A dead beached whale is seen on Rockaway Beach on December 13, 2022 in the Queens borough of New York City. The cause of death was unclear. BRYAN BEDDEN/GETTY IMAGES

Moore believes “Greenpeace has betrayed the mission of its founders. They are protecting machinery instead of wild whales. Greenpeace says the best way to protect whales is to create ocean sanctuaries. Perhaps it would be a good idea to put the ocean sanctuaries where the whales are.”

The debate has gotten personal and conspiratorial. 

Greenpeace has distanced itself from Moore, claiming he “has been a paid spokesperson for a variety of polluting industries for more than 30 years,” and that he joined Greenpeace “after the organization had already been in existence for years.” Moore counters Greenpeace “only disavowed me when I came out in favor of nuclear energy in an [April 2006] op-ed in The Washington Post.”  

Greenpeace International’s 2007 website listed Moore as one of the organization’s five founders. Moore can be seen in a photograph of five men Greenpeace describes as depicting “the very first Greenpeace voyage, which departed Vancouver on the 15th September 1971.”

There is little doubt that whale deaths, in the Atlantic, are on pace to set a new record. Some 23 dead whales have washed up on beaches or been found floating lifeless in shallow waters from Maine to the Carolinas since January 2023, according to the National Oceanographic and Atmospheric Association — known universally as NOAA — the federal agency responsible for regulating ocean use and safeguarding sea life.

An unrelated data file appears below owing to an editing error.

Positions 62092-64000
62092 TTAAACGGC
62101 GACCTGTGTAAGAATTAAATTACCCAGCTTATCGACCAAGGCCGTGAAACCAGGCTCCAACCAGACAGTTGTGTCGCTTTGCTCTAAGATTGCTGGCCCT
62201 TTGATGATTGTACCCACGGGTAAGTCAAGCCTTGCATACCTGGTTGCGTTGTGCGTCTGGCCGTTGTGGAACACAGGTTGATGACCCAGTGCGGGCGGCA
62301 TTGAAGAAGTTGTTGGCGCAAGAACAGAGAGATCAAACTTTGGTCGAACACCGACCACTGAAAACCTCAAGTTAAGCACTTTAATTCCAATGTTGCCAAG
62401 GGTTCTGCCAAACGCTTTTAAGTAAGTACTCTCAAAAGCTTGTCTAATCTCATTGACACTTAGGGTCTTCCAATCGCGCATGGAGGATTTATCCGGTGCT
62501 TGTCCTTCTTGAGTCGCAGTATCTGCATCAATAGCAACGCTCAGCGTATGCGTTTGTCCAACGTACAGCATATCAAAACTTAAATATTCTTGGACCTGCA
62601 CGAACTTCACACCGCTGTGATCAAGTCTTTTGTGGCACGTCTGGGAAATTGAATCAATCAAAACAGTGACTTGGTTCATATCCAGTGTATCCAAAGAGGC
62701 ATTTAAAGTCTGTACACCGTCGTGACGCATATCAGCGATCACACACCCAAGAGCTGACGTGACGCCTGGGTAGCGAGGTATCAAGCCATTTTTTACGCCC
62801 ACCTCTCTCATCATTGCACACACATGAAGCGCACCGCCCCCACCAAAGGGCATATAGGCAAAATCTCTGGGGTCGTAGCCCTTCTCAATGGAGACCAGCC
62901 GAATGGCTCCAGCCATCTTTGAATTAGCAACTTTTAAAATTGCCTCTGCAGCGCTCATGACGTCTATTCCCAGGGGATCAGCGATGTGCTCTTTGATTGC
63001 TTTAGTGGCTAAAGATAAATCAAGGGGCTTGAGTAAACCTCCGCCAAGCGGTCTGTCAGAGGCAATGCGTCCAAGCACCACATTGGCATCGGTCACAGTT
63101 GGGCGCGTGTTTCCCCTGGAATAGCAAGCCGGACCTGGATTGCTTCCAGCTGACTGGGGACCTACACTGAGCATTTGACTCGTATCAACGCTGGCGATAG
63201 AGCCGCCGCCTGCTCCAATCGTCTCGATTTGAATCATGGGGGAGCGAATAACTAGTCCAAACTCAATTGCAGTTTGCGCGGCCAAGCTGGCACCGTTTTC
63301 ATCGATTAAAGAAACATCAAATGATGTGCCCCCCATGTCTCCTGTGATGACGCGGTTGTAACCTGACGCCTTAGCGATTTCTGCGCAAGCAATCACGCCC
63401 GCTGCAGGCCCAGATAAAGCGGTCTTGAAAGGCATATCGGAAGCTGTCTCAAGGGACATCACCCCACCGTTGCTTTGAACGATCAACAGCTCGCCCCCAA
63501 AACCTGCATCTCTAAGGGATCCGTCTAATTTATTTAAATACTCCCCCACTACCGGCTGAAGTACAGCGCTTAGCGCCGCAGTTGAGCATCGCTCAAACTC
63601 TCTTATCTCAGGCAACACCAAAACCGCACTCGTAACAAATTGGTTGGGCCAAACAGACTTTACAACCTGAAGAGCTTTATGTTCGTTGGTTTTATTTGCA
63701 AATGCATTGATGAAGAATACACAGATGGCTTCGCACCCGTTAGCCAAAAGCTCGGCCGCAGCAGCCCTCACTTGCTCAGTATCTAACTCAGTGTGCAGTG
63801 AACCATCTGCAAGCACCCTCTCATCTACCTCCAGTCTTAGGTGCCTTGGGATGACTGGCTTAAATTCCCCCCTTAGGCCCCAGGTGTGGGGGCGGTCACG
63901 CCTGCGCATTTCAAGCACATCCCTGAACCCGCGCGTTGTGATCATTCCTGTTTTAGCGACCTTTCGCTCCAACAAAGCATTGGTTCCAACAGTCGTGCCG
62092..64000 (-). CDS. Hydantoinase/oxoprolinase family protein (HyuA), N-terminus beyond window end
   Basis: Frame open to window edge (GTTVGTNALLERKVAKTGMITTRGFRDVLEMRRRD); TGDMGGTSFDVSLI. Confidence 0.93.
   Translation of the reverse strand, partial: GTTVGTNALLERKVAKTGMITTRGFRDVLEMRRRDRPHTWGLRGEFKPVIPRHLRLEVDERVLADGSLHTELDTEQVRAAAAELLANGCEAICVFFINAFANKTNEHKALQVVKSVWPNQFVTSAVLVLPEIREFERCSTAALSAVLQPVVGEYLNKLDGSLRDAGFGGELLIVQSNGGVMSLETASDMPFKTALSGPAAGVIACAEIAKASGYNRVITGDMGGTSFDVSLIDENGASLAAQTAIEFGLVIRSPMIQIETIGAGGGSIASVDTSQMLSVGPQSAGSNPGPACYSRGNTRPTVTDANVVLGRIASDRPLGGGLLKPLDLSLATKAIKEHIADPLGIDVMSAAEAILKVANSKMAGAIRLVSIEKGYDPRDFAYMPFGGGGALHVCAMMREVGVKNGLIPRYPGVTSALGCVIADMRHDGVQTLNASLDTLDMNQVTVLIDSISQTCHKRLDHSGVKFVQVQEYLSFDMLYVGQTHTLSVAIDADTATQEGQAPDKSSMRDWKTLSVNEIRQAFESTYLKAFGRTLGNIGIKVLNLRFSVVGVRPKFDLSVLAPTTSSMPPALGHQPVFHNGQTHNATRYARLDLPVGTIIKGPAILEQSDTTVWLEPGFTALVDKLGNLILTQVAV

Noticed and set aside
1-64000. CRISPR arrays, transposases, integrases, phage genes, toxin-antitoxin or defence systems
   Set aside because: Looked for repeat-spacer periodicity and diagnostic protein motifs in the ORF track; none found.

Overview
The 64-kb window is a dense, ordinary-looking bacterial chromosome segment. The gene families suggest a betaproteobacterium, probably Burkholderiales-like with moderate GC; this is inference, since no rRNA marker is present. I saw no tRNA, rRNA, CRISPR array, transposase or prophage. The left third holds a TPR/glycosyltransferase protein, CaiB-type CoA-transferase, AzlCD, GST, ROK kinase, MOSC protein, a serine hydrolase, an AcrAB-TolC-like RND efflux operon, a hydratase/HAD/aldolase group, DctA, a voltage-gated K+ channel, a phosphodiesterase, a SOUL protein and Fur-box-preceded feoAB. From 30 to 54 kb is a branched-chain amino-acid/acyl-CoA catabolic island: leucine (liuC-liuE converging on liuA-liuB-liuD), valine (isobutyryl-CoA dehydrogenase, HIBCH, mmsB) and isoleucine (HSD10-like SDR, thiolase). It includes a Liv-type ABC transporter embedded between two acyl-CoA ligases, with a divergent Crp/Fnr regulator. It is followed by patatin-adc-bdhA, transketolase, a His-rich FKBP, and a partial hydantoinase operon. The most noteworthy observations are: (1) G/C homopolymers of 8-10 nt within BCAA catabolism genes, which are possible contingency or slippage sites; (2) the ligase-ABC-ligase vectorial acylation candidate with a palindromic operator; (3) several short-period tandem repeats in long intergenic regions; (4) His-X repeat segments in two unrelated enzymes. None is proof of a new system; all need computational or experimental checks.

Those 23 whale deaths represent the highest number since 2017, which set a record of 34 whale deaths that year on the Eastern Seaboard. If present trends continue, whale deaths could set a new record this year. For some whale species, this pushes them closer to extinction. Fewer than 350 of the endangered North Atlantic right whales remain.

Local reports, not yet counted in NOAA’s totals, show additional whale deaths. Recently, a dead Humpback whale was found off Breezy Point, New York, and another off Seaside Park, New Jersey. A mortally wounded endangered Northern right whale was spotted near Rodanthe, North Carolina, on January 8. A humpback whale corpse was found in Cape Charles, on Virginia’s eastern shore, according to NOAA reports. An endangered 43-foot-long right whale was found dead on the sands of Virginia Beach on February 13, close to a test wind farm and multiple wind-lease areas being surveyed using high-intensity low frequency sonar devices.